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The People vs. the WTO | The Nation

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The People vs. the WTO

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The thousands of demonstrators who will greet the World Trade Organization delegates in Seattle on November 30 will have many voices but one message: The attempt to write a constitution for the global economy that protects property rights but tramples workers' rights and environmental and consumer protections is generating a growing and unrelenting popular opposition. The World Trade Organization must be drastically reformed or it will collapse from its own lack of legitimacy. The agreement cobbled up in Beijing to gain US support for China's accession to the WTO makes the demonstrators' case for them. China's human rights record has grown worse, not better, under the Clinton Administration's engagement policy. The Chinese leaders routinely jail union organizers and crush the strikes or protests of impoverished workers. Environmental despoliation has reached threatening proportions.

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Yet in the fervid negotiations to get China into the WTO, not one session was devoted to human rights, not one word was mentioned about the environment, not one comma was wasted on workers' rights. Instead, the only concerns regarded as worth negotiating were the precise concessions that China would offer various US industries. Human Rights Watch's suggestion that Chinese membership in the WTO could increase pressure for openness, press freedom, workers' rights and an independent judiciary represents the triumph of hope over experience. Investors prefer order to democracy, as the decades of engagement with Indonesia's corrupt Suharto regime show. In reality, the Beijing agreement may have less effect on fostering the rule of law in China than in undermining it at the WTO. China is likely to throw its weight against all efforts to build human rights or environmental protections into the global trading system.

The agreement does not need Congressional approval to go into effect. But the Administration needs Congress to give China permanent most-favored-nation trading status, waiving the annual review that so irritates the Chinese leaders. The Business Roundtable and three other business-trade associations have already geared up a multimillion-dollar campaign to win the vote, and House minority leader Richard Gephardt, encouraged no doubt by increased business contributions to the Democratic Congressional Campaign Committee, has been working for weeks to find a face-saving way for Democrats to sign on.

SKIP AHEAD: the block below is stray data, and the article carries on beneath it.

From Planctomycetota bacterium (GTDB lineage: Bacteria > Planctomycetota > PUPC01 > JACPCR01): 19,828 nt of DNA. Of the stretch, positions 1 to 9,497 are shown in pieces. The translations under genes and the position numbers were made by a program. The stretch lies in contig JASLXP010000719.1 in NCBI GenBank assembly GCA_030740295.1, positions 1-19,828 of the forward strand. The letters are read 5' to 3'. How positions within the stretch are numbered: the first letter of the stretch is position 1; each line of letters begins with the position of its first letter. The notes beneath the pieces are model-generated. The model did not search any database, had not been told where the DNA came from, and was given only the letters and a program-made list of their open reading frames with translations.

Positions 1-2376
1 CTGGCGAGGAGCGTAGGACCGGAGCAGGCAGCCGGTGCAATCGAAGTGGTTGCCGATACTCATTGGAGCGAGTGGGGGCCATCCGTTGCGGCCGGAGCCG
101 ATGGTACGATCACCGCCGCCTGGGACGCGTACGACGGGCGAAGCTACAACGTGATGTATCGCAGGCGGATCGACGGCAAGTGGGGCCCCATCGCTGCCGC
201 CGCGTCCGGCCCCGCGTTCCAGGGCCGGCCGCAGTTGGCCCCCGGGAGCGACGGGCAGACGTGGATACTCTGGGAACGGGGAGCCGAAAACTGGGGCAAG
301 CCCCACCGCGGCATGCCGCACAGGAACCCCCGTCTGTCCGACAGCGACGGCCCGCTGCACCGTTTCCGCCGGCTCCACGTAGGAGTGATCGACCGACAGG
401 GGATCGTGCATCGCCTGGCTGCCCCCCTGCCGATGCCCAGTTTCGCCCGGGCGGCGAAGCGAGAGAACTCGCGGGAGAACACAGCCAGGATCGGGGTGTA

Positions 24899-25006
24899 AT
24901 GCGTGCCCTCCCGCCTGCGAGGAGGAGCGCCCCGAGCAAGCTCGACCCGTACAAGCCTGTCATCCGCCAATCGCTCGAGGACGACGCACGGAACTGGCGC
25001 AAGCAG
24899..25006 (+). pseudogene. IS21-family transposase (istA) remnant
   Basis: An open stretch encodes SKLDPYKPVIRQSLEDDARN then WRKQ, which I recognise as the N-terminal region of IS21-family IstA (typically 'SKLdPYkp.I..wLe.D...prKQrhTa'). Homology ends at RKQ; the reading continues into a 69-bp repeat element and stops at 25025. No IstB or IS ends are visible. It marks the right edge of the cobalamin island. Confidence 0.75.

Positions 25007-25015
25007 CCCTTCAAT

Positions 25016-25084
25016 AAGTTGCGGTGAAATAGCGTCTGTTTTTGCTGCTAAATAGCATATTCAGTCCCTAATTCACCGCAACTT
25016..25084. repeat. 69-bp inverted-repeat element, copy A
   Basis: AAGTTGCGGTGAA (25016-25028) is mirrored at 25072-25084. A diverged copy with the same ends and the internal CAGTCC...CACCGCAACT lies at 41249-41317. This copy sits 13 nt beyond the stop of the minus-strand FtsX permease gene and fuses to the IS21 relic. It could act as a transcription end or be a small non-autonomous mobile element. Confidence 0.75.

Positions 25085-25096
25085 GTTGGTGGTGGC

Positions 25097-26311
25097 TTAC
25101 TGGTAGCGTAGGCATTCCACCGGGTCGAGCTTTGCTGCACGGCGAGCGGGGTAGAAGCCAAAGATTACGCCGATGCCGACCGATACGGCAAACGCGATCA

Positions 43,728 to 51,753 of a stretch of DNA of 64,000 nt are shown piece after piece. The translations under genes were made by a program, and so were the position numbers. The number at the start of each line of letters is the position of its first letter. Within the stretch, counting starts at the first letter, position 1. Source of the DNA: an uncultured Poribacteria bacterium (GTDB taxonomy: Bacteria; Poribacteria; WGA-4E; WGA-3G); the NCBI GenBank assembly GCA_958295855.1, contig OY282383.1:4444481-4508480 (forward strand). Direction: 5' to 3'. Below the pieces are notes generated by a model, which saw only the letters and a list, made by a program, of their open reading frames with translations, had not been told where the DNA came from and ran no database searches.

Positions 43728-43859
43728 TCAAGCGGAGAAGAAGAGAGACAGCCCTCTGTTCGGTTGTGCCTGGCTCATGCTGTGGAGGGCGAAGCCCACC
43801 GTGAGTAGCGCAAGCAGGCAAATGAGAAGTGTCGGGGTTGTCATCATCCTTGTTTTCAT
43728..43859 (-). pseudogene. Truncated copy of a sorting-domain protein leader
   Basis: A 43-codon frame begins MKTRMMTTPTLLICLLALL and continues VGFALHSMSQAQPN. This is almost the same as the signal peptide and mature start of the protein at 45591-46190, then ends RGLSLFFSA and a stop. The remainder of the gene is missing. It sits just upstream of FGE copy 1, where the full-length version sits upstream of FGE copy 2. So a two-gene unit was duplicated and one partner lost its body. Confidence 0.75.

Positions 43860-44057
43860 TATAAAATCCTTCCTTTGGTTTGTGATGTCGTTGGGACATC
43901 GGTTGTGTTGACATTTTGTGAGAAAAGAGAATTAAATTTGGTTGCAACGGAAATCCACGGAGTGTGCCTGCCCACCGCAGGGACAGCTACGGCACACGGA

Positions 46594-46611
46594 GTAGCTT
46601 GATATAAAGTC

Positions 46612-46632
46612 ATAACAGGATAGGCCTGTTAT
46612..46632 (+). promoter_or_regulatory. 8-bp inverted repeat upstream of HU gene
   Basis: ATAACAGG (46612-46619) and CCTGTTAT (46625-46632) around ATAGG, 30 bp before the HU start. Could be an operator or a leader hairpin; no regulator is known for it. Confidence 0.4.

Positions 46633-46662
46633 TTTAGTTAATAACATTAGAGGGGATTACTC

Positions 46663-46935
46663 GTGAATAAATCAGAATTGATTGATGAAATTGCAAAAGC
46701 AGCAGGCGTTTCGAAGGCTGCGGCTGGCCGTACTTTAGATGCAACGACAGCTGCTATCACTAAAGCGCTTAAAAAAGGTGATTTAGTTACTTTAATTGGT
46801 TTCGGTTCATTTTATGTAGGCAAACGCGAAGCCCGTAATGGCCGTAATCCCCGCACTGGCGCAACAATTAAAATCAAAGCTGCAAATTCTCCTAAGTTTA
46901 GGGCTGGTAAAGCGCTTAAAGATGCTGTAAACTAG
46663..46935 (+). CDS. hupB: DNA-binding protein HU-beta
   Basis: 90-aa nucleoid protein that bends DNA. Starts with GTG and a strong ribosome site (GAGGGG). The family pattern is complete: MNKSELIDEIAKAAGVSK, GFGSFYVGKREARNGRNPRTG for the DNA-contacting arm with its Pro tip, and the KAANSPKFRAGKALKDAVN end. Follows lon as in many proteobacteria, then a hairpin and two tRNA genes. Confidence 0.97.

The leading presidential candidates--George Bush, John McCain, Al Gore and Bill Bradley--all initially expressed support for the agreement on China and the WTO. Having won labor's endorsement, Gore encapsulated the gulf between word and deed in this Administration by announcing his support while reaffirming his solemn pledge to the AFL-CIO that all future trade agreements would include enforceable workers' rights and environmental protections--all agreements not counting this one, apparently. Competing for votes on the Republican right, Steve Forbes and Gary Bauer denounced the deal, as did Pat Buchanan, who called it a "capitulation to Beijing at the expense of working American families and for the benefit of transnational corporations." The vacuum of progressive leadership will leave the field to Buchanan's nationalist demagogy.

The China deal, and Gore's support of it, is a slap in the face to AFL-CIO president John Sweeney, who has led the effort to define a new internationalism and to reform the WTO to build in worker and other protections. Congress will have to vote on permanent MFN status for China in an election year, and Sweeney has vowed to fight, describing the deal as exposing what he calls Clinton's "disgustingly hypocritical" posturing about putting "a human face on the global economy."

Trade does not register as a large issue among voters, even among union members. But it is of deep concern to the labor activists who are key to turning out a large working-class vote. If Buchanan succeeds in gaining a campaign platform, the China deal is likely to become a perfect example of how both parties abandon workers. The White House is gambling that a divisive debate on trade won't cost the Democrats much. It made the same bet on NAFTA in 1993, prior to the election that swept Newt Gingrich's Republicans to a majority in Congress.

Locked out of the WTO, people concerned about human rights, workers' rights and environmental protections will be forced to develop national, state and local challenges to the global corporate economy--for example, winning state divestment from companies using prison labor and city bans on contracting with companies that use child labor. These efforts will lead to direct challenges to the authority and the legitimacy of the World Trade Organization. What the demonstrations in Seattle will make clear--peacefully but firmly--is that the popular movement to regulate the global economy is continuing to build.

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